If you can't relate with those reasons, or comprehend the depth of such answers, then, I fear you may never grasp the "why." And that's OK; different things drive different people and not everyone is motivated to accomplish extraordinary things. The ultimate reason, then, is a wholly personal one.

I myself am a climber. Given the chance, I'd be on that mountain in a heartbeat. It's an absolutely mad, irrational, physically taxing, and extremely costly undertaking. I know. Either it makes sense to you or it doesn't.

Ignorance is bliss... 'til it posts on the Internet, then, it's annoying.


Great post, thank you pdlussier1.



It's that dreaded human ego mixed with the fact that you would become a member of an elite and small group of people who have successfully reached the top of the world. Sure, there have been over 4,000 people on that summit you might say. BUT! There are over seven BILLION of us who will never get to go up there so yeah, it's still a small and exclusive club to belong to. However, therein also lies the problem for those types of folks. What do you do after conquering the highest mountain?? Everything else seems easy in comparison. And they are not the type to sit still and rest on their laurels. What's next for them? Outer space? And how many of that small group could afford THAT?? I think many of them will choose to do Everest again (and again). And some of them will die in that pursuit.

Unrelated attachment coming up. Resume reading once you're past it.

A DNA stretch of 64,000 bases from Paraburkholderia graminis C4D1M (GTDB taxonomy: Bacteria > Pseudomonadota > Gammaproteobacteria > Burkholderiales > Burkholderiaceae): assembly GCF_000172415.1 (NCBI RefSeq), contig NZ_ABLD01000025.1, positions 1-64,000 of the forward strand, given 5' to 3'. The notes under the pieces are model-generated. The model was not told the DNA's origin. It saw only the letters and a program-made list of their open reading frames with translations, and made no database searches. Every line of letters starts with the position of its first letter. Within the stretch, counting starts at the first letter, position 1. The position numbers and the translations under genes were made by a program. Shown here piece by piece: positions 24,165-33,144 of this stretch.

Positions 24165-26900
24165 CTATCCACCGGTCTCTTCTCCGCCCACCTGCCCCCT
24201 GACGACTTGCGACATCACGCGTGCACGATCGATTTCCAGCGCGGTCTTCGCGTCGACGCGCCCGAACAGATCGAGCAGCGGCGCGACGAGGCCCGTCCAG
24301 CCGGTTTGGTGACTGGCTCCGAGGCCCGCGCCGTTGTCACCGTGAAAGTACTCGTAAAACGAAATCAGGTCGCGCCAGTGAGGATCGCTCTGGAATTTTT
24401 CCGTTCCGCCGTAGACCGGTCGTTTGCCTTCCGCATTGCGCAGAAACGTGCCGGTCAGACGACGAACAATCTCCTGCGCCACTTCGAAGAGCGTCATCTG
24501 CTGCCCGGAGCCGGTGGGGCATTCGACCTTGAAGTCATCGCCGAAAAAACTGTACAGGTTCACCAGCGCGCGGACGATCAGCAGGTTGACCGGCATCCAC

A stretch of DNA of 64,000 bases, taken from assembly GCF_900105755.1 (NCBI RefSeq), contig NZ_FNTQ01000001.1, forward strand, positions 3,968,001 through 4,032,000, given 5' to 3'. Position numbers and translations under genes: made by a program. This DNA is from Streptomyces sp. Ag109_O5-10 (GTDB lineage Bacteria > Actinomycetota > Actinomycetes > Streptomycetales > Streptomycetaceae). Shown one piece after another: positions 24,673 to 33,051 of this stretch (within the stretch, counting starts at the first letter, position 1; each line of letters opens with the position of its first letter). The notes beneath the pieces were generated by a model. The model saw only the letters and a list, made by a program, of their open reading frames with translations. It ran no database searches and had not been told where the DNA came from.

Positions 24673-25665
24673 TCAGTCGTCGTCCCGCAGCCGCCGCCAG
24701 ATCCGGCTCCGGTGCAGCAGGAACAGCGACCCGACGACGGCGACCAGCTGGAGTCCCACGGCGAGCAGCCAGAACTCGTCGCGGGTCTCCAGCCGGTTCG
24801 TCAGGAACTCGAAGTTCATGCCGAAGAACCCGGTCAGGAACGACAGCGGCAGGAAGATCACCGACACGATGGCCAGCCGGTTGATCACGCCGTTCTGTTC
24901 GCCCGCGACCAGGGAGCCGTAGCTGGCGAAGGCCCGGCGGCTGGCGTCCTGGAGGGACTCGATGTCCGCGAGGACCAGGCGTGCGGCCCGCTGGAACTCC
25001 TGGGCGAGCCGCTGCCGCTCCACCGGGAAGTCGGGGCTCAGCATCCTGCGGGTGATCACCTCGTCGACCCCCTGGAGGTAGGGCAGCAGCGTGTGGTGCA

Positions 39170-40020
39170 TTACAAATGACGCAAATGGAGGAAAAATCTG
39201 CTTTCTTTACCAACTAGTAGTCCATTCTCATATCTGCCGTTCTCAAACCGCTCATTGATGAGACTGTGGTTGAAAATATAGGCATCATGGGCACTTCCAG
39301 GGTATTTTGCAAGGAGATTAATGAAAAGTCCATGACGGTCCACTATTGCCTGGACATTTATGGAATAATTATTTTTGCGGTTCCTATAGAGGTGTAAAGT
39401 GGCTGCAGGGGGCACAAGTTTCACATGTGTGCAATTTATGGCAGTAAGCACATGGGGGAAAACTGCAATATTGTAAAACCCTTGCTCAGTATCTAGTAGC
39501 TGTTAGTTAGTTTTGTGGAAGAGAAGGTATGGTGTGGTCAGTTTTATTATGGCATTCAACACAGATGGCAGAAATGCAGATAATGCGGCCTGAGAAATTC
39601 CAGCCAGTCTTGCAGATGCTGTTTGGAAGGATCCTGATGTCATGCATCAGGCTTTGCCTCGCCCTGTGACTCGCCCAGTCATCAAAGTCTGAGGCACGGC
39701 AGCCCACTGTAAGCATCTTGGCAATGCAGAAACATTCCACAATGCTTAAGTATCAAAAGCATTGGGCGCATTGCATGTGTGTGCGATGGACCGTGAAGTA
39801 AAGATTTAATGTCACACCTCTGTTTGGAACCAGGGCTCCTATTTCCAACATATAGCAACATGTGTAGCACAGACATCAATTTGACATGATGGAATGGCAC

Then they deserve what they get. If they want a real challenge, they can just join a Gym. Now that's hard, but also makes you look good in the process.


Some people just want an adventure, nothing wrong with that.


also how would others know you've climbed the mountain? They give you some kind of certificate that you can hang in your living room, look it proves I climbed the mountain, lol